Taylor Swift has become the first female singer to win album of the year award at the Grammys twice.
Her 1989 album won the award at this year’s Grammys in Los Angeles.
Kendrick Lamar won the most prizes on the night with five awards.
Taylor Swift also won best pop vocal album and best music video for her track Bad Blood.
Ed Sheeran also won his first two Grammys for song of the year and best pop solo performance for his number one hit Thinking Out Loud.
Photo Instagram Taylor Swift
A surprised Ed Sheeran beat Kendrick Lamar, Taylor Swift, country group Little Big Town and Wiz Khalifa to the song of the year accolade.
Taylor Swift was equally surprised at winning the top honor. Her album, which was released in 2014, came out too late to be eligible for last year’s awards so was finally recognized at this year’s ceremony.
The singer gave a powerful acceptance speech saying: “As the first woman to win album of the year at the Grammys twice, I want to say to young women: There are going to be people along the way who will try to undercut your success or take credit for your accomplishments or your fame.
“But if you focus on your work and don’t let those people sidetrack you, someday when you get where you’re going, you’ll look around and you’ll know it was you and the people that love you that put you there. And that will be the greatest feeling in the world.”
Kendrick Lamar’s wins included best rap album for To Pimp A Butterfly; best rap song and rap performance for Alright; best rap/sung collaboration and best music video, which he shared with Taylor Swift for Bad Blood.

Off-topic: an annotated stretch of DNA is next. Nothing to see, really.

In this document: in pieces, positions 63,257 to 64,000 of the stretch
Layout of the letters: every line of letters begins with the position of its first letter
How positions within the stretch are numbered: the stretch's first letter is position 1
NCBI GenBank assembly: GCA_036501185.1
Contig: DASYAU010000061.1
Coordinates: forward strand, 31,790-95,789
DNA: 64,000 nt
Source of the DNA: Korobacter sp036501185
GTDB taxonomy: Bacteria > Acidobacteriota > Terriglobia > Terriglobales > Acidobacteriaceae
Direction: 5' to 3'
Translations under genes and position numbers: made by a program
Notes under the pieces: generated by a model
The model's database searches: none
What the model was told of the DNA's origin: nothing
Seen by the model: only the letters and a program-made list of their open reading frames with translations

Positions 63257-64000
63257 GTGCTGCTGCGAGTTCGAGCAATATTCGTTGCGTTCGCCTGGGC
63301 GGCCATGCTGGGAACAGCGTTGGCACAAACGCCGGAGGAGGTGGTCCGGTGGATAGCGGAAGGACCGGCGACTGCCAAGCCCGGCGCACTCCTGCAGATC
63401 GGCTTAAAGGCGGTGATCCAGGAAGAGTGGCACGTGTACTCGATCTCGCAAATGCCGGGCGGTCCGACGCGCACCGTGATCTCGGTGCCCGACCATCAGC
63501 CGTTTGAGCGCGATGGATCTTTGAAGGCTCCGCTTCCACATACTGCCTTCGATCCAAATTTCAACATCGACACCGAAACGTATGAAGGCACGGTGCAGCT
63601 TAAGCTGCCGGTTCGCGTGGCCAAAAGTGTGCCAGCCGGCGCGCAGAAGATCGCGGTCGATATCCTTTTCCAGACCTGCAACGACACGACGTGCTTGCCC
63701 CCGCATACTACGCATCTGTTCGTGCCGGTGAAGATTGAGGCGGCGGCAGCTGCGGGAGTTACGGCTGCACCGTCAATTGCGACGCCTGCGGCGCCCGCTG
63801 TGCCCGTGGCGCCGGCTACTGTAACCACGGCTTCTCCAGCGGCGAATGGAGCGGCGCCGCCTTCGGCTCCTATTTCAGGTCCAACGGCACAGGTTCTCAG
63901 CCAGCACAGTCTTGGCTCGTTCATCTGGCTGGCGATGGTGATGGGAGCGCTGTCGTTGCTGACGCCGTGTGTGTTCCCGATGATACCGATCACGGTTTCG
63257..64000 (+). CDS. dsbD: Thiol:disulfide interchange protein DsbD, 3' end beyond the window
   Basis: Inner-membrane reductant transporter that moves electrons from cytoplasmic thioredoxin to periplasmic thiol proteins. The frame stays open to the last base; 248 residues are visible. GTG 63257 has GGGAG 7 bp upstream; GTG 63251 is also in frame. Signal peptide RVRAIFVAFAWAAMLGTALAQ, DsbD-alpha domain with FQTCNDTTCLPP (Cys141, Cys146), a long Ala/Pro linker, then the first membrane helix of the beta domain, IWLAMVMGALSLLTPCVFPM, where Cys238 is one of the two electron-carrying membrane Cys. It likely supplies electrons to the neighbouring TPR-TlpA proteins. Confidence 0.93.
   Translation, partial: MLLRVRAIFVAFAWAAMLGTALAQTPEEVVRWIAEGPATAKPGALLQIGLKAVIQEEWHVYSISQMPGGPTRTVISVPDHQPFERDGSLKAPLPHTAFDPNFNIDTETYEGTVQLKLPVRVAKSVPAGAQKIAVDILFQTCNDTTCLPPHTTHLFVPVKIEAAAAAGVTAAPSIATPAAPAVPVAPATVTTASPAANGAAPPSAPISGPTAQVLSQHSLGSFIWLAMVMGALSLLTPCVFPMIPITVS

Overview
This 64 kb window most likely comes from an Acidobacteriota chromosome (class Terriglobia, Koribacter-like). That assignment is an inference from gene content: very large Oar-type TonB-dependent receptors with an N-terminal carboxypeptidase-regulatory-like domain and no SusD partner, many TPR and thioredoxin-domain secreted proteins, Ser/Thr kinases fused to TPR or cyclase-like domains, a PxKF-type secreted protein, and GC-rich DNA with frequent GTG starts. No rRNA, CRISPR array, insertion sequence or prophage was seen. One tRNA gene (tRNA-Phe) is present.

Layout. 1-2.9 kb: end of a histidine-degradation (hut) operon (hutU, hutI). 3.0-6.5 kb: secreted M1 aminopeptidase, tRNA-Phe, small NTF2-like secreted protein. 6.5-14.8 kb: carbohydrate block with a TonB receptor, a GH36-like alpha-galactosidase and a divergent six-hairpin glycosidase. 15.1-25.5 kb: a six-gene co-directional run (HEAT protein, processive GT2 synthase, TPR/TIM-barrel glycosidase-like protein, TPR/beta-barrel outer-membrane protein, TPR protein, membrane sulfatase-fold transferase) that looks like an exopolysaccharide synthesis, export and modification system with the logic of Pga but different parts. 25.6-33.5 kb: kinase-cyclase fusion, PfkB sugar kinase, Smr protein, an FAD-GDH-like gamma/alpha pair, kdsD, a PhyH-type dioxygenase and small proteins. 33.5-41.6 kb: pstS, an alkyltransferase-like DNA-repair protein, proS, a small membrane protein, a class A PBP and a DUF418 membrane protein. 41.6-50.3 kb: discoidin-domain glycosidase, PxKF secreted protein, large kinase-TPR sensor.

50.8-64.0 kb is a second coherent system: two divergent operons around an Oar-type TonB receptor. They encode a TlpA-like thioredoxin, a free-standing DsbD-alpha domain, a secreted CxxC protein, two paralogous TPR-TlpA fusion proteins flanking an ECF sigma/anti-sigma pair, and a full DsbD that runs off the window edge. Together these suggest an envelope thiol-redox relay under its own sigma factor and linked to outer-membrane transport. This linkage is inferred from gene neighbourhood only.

Alabama Shakes were triple winners. They collected best alternative music album while their song Don’t Wanna Fight won best rock song and rock performance.
The Weeknd also picked up two Grammys for best urban contemporary album and best R&B performance.
Mark Ronson and Bruno Mars won two awards for their hit Uptown Funk, including record of the year, while Meghan Trainor was named best new artist.
Muse also won best rock album for Drones, and Tony Bennett collected his 18th Grammy for best traditional pop vocal album.
Justin Bieber also won his first Grammy for his collaboration with Skrillex and Diplo, winning best dance recording for Where Are U Now.
Amy – Asif Kapadia’s documentary on the life of Amy Winehouse – won the Grammy for best music film.
Kendrick Lamar is leading the 2016 Grammy nominations with 11 nods in total.
The hip-hop star is up for album of the year for To Pimp A Butterfly.
Kendrick Lamar’s competition comes from Taylor Swift, whose pop smash 1989 is finally nominated, a year after its release.
It came out too late to be eligible for last year’s awards, a fate which has befallen Adele’s 25 this time around.